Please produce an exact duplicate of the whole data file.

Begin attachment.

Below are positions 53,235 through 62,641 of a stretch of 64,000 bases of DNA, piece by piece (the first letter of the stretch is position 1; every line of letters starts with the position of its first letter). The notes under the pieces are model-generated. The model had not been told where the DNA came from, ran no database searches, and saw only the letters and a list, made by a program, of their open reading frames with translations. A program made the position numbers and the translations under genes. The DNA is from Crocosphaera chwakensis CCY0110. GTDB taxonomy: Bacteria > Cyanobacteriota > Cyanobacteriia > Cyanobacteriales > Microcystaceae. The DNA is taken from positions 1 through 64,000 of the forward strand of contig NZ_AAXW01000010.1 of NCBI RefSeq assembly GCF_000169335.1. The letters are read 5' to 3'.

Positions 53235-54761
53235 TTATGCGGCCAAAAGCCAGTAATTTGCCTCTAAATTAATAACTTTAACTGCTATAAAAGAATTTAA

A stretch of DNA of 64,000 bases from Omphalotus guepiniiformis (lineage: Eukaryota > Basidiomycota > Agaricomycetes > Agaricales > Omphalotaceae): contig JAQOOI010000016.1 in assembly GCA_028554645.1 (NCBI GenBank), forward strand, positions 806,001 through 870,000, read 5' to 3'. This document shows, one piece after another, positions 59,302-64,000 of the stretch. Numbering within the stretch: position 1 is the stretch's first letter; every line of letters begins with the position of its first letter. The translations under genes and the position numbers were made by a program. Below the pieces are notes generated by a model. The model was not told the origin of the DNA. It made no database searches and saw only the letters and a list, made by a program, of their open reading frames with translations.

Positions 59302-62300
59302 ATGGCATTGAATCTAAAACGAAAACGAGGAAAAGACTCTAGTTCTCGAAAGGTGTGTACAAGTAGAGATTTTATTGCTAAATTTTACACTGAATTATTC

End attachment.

Below are positions 53,235 through 62,641 of a stretch of 64,000 bases of DNA, piece by piece (the first letter of the stretch is position 1; every line of letters starts with the position of its first letter). The notes under the pieces are model-generated. The model had not been told where the DNA came from, ran no database searches, and saw only the letters and a list, made by a program, of their open reading frames with translations. A program made the position numbers and the translations under genes. The DNA is from Crocosphaera chwakensis CCY0110. GTDB taxonomy: Bacteria > Cyanobacteriota > Cyanobacteriia > Cyanobacteriales > Microcystaceae. The DNA is taken from positions 1 through 64,000 of the forward strand of contig NZ_AAXW01000010.1 of NCBI RefSeq assembly GCF_000169335.1. The letters are read 5' to 3'.

Positions 53235-54761
53235 TTATGCGGCCAAAAGCCAGTAATTTGCCTCTAAATTAATAACTTTAACTGCTATAAAAGAATTTAA

A stretch of DNA of 64,000 bases from Omphalotus guepiniiformis (lineage: Eukaryota > Basidiomycota > Agaricomycetes > Agaricales > Omphalotaceae): contig JAQOOI010000016.1 in assembly GCA_028554645.1 (NCBI GenBank), forward strand, positions 806,001 through 870,000, read 5' to 3'. This document shows, one piece after another, positions 59,302-64,000 of the stretch. Numbering within the stretch: position 1 is the stretch's first letter; every line of letters begins with the position of its first letter. The translations under genes and the position numbers were made by a program. Below the pieces are notes generated by a model. The model was not told the origin of the DNA. It made no database searches and saw only the letters and a list, made by a program, of their open reading frames with translations.

Positions 59302-62300
59302 ATGGCATTGAATCTAAAACGAAAACGAGGAAAAGACTCTAGTTCTCGAAAGGTGTGTACAAGTAGAGATTTTATTGCTAAATTTTACACTGAATTATTC